355
  • Publication
    TRUSS, a European innovative training network dealing with the challenges of an aging infrastructure network
    Inspections and maintenance of infrastructure are expensive. In some cases, overdue or insufficient maintenance/monitoring can lead to an unacceptable risk of collapse and to a tragic failure as the Morandi bridge in Genoa, Italy, on 14th August 2018. An accurate assessment of the safety of a structure is a difficult task due to uncertainties associated with the aging and response of the structure, with the operational and environmental loads, and with their interaction. During the period from 2015 to 2019, the project TRUSS (Training in Reducing Uncertainty in Structural Safety) ITN (Innovative Training Network), funded by the EU H2020 Marie Curie-Skłodowska Action (MSCA) programme, has worked towards improving the structural assessment of buildings, energy, marine, and transport infrastructure. Fourteen Early Stage Researchers (ESRs) have been recruited to carry out related research on new materials, testing methods, improved and more efficient modelling methods and management strategies, and sensor and algorithm development for Structural Health Monitoring (SHM) purposes. This research has been enhanced by an advanced program of scientific and professional training delivered via a collaboration between 6 Universities, 1 research institute and 11 companies from 5 European countries. The high proportion of companies participating in TRUSS ITN has ensured significant industry expertise and has introduced a diverse range of perspectives to the consortium on the activities necessary to do business in the structural safety sector.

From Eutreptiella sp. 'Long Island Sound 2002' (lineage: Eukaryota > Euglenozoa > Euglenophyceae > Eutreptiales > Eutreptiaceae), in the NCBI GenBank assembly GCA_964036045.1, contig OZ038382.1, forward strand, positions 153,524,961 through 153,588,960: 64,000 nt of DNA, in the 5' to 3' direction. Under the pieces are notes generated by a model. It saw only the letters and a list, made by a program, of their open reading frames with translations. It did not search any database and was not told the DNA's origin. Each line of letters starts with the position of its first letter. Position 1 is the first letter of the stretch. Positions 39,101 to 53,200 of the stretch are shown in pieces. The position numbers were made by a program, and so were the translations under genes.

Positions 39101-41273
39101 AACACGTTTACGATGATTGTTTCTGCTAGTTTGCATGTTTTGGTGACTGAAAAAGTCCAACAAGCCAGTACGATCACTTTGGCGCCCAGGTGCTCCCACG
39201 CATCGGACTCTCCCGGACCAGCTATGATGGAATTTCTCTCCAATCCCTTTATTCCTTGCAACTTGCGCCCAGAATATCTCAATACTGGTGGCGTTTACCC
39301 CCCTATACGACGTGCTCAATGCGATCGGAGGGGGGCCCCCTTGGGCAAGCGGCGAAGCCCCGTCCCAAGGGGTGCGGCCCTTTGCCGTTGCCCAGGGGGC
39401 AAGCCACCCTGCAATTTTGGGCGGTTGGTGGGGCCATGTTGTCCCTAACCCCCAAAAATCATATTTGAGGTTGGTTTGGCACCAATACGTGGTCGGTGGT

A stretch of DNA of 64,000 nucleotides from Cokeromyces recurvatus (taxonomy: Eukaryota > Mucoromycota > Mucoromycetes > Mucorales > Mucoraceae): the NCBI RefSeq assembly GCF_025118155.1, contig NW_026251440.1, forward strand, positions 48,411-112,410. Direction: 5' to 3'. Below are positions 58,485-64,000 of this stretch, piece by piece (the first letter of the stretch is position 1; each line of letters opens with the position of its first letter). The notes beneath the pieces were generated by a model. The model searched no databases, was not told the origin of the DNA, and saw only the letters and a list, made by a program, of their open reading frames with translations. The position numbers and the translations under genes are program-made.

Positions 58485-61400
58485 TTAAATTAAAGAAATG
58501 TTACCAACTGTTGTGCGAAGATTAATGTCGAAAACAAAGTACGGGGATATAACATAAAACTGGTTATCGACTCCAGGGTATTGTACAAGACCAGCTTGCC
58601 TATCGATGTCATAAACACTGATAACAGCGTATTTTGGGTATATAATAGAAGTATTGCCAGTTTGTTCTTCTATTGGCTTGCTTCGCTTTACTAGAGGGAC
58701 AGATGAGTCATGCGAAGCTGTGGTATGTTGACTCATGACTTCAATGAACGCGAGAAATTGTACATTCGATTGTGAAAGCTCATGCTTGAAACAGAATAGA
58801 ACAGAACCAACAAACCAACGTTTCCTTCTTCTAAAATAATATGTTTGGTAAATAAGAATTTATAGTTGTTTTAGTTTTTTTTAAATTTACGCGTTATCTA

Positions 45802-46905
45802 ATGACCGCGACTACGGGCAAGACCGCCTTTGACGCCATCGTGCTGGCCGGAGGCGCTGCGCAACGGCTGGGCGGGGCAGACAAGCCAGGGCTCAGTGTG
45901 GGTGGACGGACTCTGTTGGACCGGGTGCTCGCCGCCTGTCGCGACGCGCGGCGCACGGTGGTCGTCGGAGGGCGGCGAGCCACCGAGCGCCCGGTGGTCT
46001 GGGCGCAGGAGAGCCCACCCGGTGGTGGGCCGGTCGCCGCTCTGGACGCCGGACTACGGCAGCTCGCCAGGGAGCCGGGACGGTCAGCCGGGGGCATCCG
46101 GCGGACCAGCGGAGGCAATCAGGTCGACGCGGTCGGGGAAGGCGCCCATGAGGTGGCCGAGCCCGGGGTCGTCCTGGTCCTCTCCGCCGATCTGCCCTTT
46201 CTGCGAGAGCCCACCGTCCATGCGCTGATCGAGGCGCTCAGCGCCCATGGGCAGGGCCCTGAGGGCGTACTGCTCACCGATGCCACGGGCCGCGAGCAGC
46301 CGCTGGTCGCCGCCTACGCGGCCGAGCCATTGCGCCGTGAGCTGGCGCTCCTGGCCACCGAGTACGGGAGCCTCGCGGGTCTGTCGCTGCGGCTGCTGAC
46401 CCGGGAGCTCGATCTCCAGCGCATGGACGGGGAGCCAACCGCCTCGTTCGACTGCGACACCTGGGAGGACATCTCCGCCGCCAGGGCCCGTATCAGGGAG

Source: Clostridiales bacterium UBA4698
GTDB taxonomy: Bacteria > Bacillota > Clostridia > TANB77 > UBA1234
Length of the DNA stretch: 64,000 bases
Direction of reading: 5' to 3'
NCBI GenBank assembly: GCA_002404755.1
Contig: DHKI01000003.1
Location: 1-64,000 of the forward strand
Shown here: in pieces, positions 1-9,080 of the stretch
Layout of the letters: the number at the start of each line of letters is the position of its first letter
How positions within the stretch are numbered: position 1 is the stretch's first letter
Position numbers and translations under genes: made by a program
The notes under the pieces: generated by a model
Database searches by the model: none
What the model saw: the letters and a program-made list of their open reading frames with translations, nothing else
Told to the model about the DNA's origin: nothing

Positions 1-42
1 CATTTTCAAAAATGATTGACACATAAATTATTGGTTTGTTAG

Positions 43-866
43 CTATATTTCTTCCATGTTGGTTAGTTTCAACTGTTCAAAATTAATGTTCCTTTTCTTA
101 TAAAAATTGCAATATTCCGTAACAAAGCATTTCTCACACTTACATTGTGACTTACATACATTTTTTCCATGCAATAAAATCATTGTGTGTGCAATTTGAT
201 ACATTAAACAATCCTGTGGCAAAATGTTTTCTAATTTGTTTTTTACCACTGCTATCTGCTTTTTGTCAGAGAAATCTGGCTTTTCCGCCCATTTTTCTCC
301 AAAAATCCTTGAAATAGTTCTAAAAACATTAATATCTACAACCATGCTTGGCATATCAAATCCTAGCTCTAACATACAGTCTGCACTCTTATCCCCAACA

272
  • Publication
    Mechanical characterisation of braided BFRP rebars for internal concrete reinforcement